150 YEARS Stories to celebrate The Salvation Army’s milestone in Bingara

August 16, 2015

2015 marks the 150th anniversary of The Salvation Army worldwide. Founded in the slums of London by former Methodist minister, William Booth, The Salvation Army quickly spread worldwide and is now operational in 126 countries around the world, helping people find freedom.

The Salvation Army has been a vibrant presence in Bingara for more than 100 years. Its first meetings were held on the street and it then secured an old dance hall, which became The Salvation Army’s first citadel (church building). In 1990 The Salvation built and opened a new hall in Maitland Street.

Salvation Army Building
An old dance hall became The Salvation Army’s first citadel in Bingara.

Early opposition
During the late 19th century and early 20th century many local councils employed a person in the role of “Inspector of Nuisances”. The role seems to have had a wide-ranging job description that allowed various inspectors to harass the early Salvation Army. In Bingara, the “Inspector of nuisances” tried to serve the local Salvation Army with a summons for being the ‘boss nuisance of the district.’

The Sydney Mail reported on January 26, 1895 that in the Inspector’s enthusiasm, “he collided with the standard-bearer’s poke-bonnet, and tripped over an old lady who was bringing up the rear with a triangle!” The magistrate found no offence had been committed by The Salvation Army but awarded damages against the inspector.

After the court case the Municipal Council’s servant was ‘provided with a fortnight’s seclusion and low diet in the local goal.’

In times of need
It’s often said that The Salvation Army has a ministry of ‘presence’ – of being there in times of need. The Salvation Army’s rural chaplains have been serving the New South Wales outback since the late 1800s when Salvation Army Cavalry Forts (horse-drawn caravans) travelled from town to town to offer help and hope to Australia’s agricultural and mining pioneers.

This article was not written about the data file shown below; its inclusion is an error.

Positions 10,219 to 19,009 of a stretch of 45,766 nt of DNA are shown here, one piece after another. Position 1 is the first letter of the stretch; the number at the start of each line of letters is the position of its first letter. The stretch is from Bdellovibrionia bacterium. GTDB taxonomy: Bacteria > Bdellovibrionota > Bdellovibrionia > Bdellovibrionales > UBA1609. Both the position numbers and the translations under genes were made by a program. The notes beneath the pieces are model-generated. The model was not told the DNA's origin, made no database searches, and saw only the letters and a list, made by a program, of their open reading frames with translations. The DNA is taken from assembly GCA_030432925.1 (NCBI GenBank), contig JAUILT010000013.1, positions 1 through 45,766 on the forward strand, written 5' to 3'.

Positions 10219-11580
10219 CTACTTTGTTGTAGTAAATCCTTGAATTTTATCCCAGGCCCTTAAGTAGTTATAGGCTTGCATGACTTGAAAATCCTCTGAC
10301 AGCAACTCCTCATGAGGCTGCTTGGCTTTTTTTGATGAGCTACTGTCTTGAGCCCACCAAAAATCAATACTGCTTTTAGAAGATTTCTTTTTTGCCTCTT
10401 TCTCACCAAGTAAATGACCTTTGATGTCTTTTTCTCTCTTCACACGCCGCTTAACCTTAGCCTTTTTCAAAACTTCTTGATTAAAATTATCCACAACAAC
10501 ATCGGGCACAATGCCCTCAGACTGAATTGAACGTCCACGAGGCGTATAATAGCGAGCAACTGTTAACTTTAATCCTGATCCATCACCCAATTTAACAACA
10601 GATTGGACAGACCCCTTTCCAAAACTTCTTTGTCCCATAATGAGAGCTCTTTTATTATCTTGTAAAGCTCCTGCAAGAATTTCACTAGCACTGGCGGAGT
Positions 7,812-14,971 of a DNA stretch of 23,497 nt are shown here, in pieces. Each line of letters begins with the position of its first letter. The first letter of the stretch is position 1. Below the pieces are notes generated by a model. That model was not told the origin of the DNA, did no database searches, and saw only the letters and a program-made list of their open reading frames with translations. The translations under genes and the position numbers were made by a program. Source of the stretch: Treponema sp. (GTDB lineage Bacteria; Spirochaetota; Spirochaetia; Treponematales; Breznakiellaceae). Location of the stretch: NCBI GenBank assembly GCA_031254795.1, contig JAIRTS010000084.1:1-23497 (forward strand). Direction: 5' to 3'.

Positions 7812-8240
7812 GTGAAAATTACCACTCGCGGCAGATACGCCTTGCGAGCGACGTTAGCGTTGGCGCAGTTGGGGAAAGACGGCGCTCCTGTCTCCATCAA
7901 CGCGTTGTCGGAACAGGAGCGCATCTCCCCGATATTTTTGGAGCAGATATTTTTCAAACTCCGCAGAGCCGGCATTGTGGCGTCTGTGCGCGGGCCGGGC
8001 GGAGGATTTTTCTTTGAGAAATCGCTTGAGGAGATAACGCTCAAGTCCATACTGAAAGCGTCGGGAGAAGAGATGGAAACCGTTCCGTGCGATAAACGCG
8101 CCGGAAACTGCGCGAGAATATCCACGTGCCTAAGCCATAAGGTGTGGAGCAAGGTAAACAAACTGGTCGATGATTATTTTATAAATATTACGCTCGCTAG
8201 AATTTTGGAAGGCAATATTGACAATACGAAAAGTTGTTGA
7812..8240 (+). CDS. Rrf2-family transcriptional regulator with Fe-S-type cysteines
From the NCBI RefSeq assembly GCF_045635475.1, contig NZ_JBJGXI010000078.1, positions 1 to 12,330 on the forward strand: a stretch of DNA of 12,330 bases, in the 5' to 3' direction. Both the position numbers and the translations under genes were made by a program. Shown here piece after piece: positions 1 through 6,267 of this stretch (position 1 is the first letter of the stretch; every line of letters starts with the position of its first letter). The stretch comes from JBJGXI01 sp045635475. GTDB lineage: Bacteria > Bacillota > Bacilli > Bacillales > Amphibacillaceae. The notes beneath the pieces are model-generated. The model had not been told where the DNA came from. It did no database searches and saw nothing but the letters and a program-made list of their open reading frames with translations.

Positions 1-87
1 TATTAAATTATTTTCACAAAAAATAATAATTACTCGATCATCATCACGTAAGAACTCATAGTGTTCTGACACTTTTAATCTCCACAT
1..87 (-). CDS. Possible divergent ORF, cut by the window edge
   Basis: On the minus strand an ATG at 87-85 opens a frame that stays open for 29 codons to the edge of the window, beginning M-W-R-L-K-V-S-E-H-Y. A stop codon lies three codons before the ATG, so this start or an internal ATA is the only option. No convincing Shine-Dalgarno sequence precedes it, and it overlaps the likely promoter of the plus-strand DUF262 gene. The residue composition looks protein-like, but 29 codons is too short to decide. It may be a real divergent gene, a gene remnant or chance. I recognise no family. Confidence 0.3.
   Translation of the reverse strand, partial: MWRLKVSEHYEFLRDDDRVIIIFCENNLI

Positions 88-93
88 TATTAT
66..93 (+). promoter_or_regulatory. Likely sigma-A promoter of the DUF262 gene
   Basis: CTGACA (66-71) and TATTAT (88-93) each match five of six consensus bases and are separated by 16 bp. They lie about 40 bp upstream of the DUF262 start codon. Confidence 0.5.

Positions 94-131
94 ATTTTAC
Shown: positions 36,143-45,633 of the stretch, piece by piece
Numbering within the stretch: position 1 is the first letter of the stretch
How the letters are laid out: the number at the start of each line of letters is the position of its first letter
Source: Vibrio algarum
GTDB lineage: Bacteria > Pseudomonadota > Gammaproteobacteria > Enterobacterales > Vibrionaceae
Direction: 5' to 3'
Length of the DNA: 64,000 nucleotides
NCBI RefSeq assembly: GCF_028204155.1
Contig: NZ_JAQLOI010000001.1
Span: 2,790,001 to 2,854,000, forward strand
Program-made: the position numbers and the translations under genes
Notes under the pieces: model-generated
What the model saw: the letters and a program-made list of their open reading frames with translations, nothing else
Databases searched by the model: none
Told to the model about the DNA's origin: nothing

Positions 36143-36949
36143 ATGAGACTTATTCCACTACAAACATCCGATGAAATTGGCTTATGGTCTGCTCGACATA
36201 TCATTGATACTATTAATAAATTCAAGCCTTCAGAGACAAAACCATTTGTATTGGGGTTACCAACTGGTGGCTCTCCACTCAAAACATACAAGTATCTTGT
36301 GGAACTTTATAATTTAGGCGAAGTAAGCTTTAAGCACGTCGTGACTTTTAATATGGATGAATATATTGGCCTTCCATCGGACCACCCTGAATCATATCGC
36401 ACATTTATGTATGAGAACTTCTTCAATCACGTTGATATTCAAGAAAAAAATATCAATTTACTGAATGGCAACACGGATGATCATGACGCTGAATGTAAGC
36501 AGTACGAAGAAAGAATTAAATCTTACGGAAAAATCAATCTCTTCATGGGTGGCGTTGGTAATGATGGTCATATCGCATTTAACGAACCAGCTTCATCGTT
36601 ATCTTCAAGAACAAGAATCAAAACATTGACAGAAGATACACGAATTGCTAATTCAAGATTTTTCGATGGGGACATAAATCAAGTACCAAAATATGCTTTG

Salvation Army
Cavalry Fort used for rural ministry in the late 1800s.

In 1925 the then Salvation Army Chief Secretary, Colonel Walter Suttor, launched Australia’s first rural motor-van at Bathurst. The van replaced Salvation Army horse-drawn Cavalry Forts and enabled officers faster and more comfortable access to farmers in need.

In 1946, The Salvation Army appointed Captains Flo Whittaker and Ruth Smith to the western region of New South Wales in charge of an evangelical unit, Field Unit1.

These mobile field units operated in rural New South Wales and Queensland.

During these years they experienced floods, droughts, dust-storms and bogs as they travelled thousands of miles – conducting meetings in shearing sheds, hotels and isolated schools.

They were the first of many Salvation Army officers who travelled through north-west New South Wales in Field Units.

Today, Envoys Lloyd and Vicki Graham are The Salvation Army’s rural chaplains based in Bourke. For the past seven years they have supported countless property owners.

“With so many years of drought and now having it come back again, a lot of people’s resources have just been stretched beyond coping,” said Lloyd.

“So we come alongside them, helping them with practical assistance around the house or the farm, and just ease their emotional burdens by listening and caring.
“We also distribute drought assistance where we can.”

Robert and Alana MillsThe Salvation Army in Bingara today:
While small in number, the Salvation Army in Bingara today remains a vibrant worshipping community, overseen by the Inverell Salvation Army Officers, Robert and Alana Mills. Sunday meetings are held at 10:30am with morning tea afterwards. ‘We would invite anyone in the community to drop in on Sunday and say hello,’ says The Salvation Army’s Captain Alana Mills. The Salvation Army also operates a Family Store in Bingara where members of the community can purchase low-cost clothing and household goods.

Celebrating 150!
The Salvation Army marked its 150 Year Anniversary with an International Congress, called Boundless, in July. The congress celebrated the past and focused on new ways The Salvation Army can bring hope and light to people across the world in the future.

Historical information sourced from The Salvation Army Heritage Centre & The Salvation Army’s Pipeline and Hallelujah! Magazines.